How Money Disappears In A Fractional-Reserve Money System. By Frank Shostak
In this article from mises.org titled How Money Disappears In A Fractional-Reserve Money System, Frank Shostak does his usual brilliant job in explaining complex concepts. He covers the difference between real savings vs. savings created out of thin air via the electronic printing press, and how Fractional-Reserve banking increases the money supply. Here are some excerpts.
“Most experts are of the view that the massive monetary pumping by the US central bank during the 2008 financial crisis saved the US and the world from another Great Depression. On this the Federal Reserve Chairman at the time Ben Bernanke is considered the man that saved the world. Bernanke in turn attributes his actions to the writings of Professor Milton Friedman who blamed the Federal Reserve for causing the Great Depression of 1930s by allowing the money supply to plunge by over 30 percent.”
“Careful analysis will however show that it is not a collapse in the money stock that sets in motion an economic slump as such, but rather the prior monetary pumping that undermines the pool of real funding that leads to an economic depression.”
Improving The Economy Requires Time And Savings
“Essentially, the pool of real funding is the quantity of consumer goods available in an economy to support future production. In the simplest of terms: a lone man on an island is able to pick twenty-five apples an hour. With the aid of a picking tool, he is able to raise his output to fifty apples an hour. Making the tool, (adding a stage of production) however, takes time.”
“During the time he is busy making the tool, the man will not be able to pick any apples. In order to have the tool, therefore, the man must first have enough apples to sustain himself while he is busy making it. His pool of funding is his means of sustenance for this period—the quantity of apples he has saved for this purpose.”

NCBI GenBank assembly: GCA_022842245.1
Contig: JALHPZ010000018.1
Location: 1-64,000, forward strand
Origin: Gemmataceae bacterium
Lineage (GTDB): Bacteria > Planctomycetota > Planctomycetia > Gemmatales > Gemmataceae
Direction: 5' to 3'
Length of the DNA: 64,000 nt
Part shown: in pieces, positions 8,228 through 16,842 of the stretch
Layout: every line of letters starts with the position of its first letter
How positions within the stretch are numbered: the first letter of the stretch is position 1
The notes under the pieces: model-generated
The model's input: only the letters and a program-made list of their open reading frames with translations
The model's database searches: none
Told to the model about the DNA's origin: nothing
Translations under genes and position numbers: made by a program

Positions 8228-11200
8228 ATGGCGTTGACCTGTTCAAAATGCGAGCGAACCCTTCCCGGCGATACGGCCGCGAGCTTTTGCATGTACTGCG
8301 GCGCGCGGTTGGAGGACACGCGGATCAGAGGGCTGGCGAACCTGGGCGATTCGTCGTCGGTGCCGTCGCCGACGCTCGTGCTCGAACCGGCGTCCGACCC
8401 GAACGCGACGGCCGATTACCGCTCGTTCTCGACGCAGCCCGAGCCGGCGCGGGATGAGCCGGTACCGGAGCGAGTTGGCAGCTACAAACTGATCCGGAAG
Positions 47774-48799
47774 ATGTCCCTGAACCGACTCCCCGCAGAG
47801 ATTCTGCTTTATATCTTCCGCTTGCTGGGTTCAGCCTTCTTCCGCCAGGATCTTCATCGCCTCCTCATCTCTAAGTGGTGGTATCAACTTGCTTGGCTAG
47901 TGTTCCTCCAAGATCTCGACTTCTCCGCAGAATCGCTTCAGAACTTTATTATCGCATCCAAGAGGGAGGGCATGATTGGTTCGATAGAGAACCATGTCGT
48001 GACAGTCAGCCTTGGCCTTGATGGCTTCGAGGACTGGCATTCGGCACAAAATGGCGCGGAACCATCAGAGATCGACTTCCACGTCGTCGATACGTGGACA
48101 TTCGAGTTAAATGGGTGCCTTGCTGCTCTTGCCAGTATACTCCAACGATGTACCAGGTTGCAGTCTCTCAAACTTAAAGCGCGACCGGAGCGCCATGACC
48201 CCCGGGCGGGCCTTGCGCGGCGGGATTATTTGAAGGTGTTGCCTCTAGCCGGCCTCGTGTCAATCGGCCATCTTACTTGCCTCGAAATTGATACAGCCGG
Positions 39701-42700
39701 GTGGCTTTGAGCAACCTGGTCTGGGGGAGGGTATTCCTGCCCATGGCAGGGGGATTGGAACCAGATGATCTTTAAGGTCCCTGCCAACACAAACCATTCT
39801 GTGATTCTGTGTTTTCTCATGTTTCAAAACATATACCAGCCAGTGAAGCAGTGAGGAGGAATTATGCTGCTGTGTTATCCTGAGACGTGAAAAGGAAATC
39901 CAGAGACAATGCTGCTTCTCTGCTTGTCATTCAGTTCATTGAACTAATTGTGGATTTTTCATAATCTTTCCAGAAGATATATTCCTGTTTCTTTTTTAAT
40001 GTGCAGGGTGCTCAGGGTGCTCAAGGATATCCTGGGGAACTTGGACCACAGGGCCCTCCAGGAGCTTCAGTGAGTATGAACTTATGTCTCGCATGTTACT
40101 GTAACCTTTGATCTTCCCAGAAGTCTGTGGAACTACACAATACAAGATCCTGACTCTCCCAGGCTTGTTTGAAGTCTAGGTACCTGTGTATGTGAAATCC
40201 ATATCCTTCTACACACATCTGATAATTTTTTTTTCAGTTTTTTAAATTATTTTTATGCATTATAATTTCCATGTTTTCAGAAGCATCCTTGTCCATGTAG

“The size of this pool determines whether or not a more sophisticated means of production can be introduced. If it requires one year of work for the man to build this tool, but he has only enough apples saved to sustain him for one month, then the tool will not be built—and the man will not be able to increase his productivity.”
“The island scenario is complicated by the introduction of multiple individuals who trade with each other and use money. The essence, however, remains the same: the size of the pool of funding sets a brake on the implementation of more productive stages of production.”
When Banks Create the Illusion of More Wealth
“Trouble erupts whenever the banking system makes it appear that the pool of real funding is larger than it is in reality. When a central bank expands the money stock, it does not enlarge the pool of funding. It gives rise to the consumption of goods, which is not preceded by production. It leads to less means of sustenance.”
(Read this article; Real Savings = True Credit. Printed Savings = False Credit, to get more analysis from Frank Shostak concerning real vs. printed savings.)
“The existence of the central bank and fractional reserve banking permits commercial banks to generate credit, which is not backed up by real funding (i.e., it is credit created out of “thin air”).”
“Once the unbacked credit is generated it creates activities that the free market would never approve. That is, these activities are consuming and not producing real wealth.”
“It is those non-wealth generating activities that end up having the most difficulties in serving their debt since these activities were never generating any real wealth and were really supported or funded, so to speak, by genuine wealth generators. (Money out of “thin air” sets in motion an exchange of nothing for something — the transferring of real wealth from wealth generators to various false activities.) With the fall in money out of thin air their support is cut-off.”
“Contrary to the popular view then, a fall in the money supply (i.e., money out of “thin air”), is precisely what is needed to set in motion the build-up of real wealth and a revitalizing of the economy.”
“Printing money only inflicts more damage and therefore should never be considered as a means to help the economy. Also, even if the central bank were to be successful in preventing a fall in the money supply, this would not be able to prevent an economic slump if the pool of real funding is falling.”
Related Article – Interest Rates Set By The Market vs. Interest Rates Set By The Federal Reserve, at austrianaddict.com.
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